Our long awaited NBEMS (Fldigi) and Winlink Basics Workshop has been scheduled for July 28, 2018, that is Activity Day, at Huntington Memorial Hospital from 9:00 am to 1:00pm! Our goal is to enable participants to send and receive messages using Fldigi/Flmsg and Winlink and understand current best practices for both.

For more information, and if you would like to register, please use this link:

Tho goal of this workshop is to provide radio operators with experience and a deeper understanding of using NBEMS/Fldig and Winlink Packet for emergency communications. There will be hands-on exercises for those who want to try out their setups.

Any licensed amateur radio operator is welcome to join! We do ask that you familiarize yourself with your own radio beforehand, i.e. understand how to enter simplex and repeater frequencies and change power levels.

Thank you and 73,
Oliver K6OLI

Sites for Checking Signal Propagation and Band Activity

How well your radio can transmit and receive depends on many factors. You can control some factors like antenna location and transmit power. But factors like band conditions and activity are up to chance and Mother Nature. Thankfully, the following web sites can help you monitor the bands and indicate what you may find on the air. If you know of a site we should include here, email us at website@southpasradio.org.

WSPRnet — The Weak Signal Propagation Reporter Network is a group of amateur radio operators who use open-source software to test propagation conditions using very low-power transmissions.

BandConditions.com — Displays band info in colorful dashboards. This site also powers an Amazon Alexa skill.

PSK Reporter by Philip Gladstone — Similar to WSPRnet but data is gathered by receiving the PSK, JT65 and FT-8 protocols. You don’t need a license to contribute data because the system is receive only.

Reverse Beacon Network — A network of volunteers listening to the bands and reporting what stations they hear, when and how well.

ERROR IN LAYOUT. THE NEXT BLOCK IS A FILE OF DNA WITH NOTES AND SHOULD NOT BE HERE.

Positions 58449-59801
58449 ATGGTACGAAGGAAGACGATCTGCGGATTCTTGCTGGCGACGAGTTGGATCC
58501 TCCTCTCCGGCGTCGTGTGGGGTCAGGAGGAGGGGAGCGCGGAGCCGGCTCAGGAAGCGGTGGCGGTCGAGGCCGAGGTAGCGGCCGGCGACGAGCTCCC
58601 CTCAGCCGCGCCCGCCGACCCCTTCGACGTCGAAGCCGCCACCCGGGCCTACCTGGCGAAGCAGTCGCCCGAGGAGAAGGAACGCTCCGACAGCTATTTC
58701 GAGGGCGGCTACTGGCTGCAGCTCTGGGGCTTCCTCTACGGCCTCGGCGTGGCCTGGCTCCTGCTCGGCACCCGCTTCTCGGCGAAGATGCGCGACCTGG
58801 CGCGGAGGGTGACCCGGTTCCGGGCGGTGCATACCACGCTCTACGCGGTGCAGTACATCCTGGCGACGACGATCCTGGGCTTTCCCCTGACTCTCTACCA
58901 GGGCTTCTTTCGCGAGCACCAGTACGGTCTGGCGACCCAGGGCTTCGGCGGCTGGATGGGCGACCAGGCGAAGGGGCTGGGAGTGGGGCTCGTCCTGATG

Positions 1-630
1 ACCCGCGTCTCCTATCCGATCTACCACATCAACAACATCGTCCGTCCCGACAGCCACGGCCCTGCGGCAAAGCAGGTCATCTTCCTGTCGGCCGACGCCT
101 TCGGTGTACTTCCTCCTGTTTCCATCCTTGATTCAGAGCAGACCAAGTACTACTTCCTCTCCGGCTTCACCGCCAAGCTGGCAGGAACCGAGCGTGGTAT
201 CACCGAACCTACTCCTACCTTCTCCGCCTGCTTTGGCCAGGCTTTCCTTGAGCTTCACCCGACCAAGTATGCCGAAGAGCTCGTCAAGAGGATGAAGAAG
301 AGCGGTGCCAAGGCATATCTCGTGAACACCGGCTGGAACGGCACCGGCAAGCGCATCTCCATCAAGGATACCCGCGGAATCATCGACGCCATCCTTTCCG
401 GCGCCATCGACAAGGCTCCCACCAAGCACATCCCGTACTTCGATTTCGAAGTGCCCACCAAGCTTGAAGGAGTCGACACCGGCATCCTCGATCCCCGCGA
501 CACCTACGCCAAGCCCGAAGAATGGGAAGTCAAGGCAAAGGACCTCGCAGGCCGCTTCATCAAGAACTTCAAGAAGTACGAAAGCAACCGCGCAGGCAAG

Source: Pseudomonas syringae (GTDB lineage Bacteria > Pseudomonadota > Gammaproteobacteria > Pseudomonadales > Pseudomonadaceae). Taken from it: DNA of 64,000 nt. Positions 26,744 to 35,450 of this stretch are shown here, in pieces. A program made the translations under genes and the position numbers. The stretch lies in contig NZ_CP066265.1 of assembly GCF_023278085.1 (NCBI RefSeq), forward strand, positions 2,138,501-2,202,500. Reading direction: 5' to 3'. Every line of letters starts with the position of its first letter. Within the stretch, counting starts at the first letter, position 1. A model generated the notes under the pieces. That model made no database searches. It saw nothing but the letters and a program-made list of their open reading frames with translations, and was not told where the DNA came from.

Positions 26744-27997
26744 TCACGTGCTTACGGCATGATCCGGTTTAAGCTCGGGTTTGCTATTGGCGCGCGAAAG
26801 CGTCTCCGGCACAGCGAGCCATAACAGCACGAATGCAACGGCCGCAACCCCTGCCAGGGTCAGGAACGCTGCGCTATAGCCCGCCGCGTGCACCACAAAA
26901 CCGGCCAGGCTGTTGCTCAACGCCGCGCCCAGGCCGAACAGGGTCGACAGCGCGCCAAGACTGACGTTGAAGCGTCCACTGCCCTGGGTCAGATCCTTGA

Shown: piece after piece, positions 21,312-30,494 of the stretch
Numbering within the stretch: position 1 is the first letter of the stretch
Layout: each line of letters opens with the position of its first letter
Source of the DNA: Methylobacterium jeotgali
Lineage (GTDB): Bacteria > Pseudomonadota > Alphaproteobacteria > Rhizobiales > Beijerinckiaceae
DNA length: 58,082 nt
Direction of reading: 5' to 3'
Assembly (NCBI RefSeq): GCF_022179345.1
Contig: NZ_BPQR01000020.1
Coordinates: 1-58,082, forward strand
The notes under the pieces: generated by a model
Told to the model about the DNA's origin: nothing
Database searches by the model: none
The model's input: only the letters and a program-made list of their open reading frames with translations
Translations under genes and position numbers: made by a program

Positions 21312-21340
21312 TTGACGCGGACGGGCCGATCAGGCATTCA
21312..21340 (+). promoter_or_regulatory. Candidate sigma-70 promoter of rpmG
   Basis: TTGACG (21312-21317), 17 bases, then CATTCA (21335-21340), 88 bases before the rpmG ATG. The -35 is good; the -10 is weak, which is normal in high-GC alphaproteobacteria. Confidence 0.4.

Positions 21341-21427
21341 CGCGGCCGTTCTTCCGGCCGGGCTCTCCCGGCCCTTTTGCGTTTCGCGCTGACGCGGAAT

N6SJV’s Cali VHF UHF Page —  Spotting network with a focus on Northern California and the Greater San Joaquin Valley. Sponsored by the Lodi ARC.

VHF/UHF Conditions Map — Maintained by the Mountain Lake, MN public school district.

Kurt Harnish’s Maps — Covers 2, 6 and 10 meters.

DXMAPS — QSO/SWL real-time information.

William Hepburn’s DX Information Centre — Lots of information on DX and more.

DXWatch — Hosts the Reverse Beacon Network. Rather than a map format, this site lets you configure filters and display DX spots in a scrolling list.

Space Weather — Your source for “What’s up in space.”

VOACAP — Voice of America Coverage Analysis Program. Free professional high-frequency (HF) propagation prediction software from NTIA/ITS.

How to Take an Online FEMA Class

The Federal Emergency Management Agency (FEMA) offers self-paced independent study courses for those who have emergency management responsibilities, but the content can be useful to the general public. All are offered free of charge to those who qualify for enrollment.

Two introductory courses have recently been revised. The FEMA website claims they only take between two and four hours to complete. Several members of SPARC have taken these classes and recommend them to anyone interested in learning more about handling major incidents.

IS-100.c, An Introduction to the Incident Command System, ICS 100
This course introduces the Incident Command System (ICS) and provides the foundation for higher level ICS training. The course describes the history, features and principles, and organizational structure of the Incident Command System. It also explains the relationship between ICS and the National Incident Management System (NIMS).

IS-700.b, An Introduction to the National Incident Management System
This course provides an overview of NIMS. NIMS defines the comprehensive approach guiding the whole community — all levels of government, nongovernmental organizations (NGO), and the private sector — to work together seamlessly to prevent, protect against, mitigate, respond to, and recover from the effects of incidents. The course provides learners with a basic understanding of NIMS concepts, principles, and components.

Together, these two online courses form the foundation of NIMS training for all incident personnel.